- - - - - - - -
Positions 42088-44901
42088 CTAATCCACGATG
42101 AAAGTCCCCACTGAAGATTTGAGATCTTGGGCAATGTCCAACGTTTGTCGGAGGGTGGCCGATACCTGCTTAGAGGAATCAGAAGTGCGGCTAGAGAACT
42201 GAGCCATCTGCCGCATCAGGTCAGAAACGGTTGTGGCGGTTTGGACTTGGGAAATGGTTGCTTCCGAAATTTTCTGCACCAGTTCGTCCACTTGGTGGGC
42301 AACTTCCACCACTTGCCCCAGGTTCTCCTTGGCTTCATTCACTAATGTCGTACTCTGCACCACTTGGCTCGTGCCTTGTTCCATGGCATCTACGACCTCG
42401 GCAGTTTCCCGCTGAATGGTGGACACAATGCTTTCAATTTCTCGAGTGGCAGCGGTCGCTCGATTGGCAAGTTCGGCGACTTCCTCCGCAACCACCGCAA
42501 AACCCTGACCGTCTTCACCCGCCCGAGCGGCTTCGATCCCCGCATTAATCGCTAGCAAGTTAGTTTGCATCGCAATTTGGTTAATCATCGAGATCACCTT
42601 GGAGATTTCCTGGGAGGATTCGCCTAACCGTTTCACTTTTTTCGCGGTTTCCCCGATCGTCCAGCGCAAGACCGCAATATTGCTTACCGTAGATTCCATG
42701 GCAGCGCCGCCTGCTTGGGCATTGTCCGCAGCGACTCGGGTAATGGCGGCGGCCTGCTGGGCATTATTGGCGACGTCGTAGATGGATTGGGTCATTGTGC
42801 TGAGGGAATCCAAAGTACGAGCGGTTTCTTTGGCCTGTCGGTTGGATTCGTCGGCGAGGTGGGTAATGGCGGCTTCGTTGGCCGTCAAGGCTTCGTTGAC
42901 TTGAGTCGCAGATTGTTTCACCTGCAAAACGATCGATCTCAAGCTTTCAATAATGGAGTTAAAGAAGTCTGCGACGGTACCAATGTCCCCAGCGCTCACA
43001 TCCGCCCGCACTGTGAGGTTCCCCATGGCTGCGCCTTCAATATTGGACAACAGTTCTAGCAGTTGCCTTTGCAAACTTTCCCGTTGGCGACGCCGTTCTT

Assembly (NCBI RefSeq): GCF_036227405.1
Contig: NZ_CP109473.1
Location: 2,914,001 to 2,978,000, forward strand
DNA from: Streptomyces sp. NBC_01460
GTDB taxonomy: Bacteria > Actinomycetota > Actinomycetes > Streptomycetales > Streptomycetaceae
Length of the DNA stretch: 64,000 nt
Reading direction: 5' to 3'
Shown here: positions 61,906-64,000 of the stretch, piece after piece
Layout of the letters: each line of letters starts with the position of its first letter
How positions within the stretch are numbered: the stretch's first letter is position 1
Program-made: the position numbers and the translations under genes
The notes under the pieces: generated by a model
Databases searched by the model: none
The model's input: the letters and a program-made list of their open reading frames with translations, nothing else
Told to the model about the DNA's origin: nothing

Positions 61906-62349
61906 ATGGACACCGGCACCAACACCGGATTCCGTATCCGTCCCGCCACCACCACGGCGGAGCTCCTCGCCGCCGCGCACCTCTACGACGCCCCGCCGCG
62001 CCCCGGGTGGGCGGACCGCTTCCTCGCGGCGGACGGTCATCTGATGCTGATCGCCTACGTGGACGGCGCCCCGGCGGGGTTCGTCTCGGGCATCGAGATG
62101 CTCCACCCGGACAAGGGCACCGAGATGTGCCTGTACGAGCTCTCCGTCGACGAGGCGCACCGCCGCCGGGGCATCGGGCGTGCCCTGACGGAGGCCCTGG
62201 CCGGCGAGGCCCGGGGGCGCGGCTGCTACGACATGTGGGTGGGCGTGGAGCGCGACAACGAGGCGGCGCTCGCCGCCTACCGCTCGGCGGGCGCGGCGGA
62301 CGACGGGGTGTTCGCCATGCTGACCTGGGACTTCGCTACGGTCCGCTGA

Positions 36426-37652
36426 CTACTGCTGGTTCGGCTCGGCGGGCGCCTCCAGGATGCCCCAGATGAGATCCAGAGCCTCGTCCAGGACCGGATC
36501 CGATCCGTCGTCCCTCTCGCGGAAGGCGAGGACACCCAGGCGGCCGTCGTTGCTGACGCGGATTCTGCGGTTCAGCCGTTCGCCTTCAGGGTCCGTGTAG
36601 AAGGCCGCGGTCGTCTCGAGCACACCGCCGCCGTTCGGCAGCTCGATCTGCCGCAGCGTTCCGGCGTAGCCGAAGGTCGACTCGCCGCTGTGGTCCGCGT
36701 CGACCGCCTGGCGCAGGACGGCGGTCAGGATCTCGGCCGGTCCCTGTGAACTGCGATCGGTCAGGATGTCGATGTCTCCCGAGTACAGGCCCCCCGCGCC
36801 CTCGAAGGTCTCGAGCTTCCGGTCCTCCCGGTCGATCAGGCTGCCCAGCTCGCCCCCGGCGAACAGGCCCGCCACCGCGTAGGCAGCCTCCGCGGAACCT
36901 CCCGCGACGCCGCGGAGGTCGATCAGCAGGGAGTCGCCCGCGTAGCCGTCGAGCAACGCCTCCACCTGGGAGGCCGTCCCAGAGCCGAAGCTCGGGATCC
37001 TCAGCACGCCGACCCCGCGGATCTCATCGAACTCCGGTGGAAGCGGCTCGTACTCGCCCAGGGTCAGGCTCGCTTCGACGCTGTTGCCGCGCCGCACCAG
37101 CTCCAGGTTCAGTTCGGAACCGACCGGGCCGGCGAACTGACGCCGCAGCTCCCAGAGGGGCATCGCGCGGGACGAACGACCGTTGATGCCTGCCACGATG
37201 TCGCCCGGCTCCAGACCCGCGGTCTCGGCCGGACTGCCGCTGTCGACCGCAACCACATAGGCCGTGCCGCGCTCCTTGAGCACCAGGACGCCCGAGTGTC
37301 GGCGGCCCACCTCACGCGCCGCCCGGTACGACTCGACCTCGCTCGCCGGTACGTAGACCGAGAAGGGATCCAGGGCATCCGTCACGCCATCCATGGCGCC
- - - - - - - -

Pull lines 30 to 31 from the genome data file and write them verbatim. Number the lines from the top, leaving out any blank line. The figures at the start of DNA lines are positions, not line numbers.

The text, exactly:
62001 CCCCGGGTGGGCGGACCGCTTCCTCGCGGCGGACGGTCATCTGATGCTGATCGCCTACGTGGACGGCGCCCCGGCGGGGTTCGTCTCGGGCATCGAGATG
62101 CTCCACCCGGACAAGGGCACCGAGATGTGCCTGTACGAGCTCTCCGTCGACGAGGCGCACCGCCGCCGGGGCATCGGGCGTGCCCTGACGGAGGCCCTGG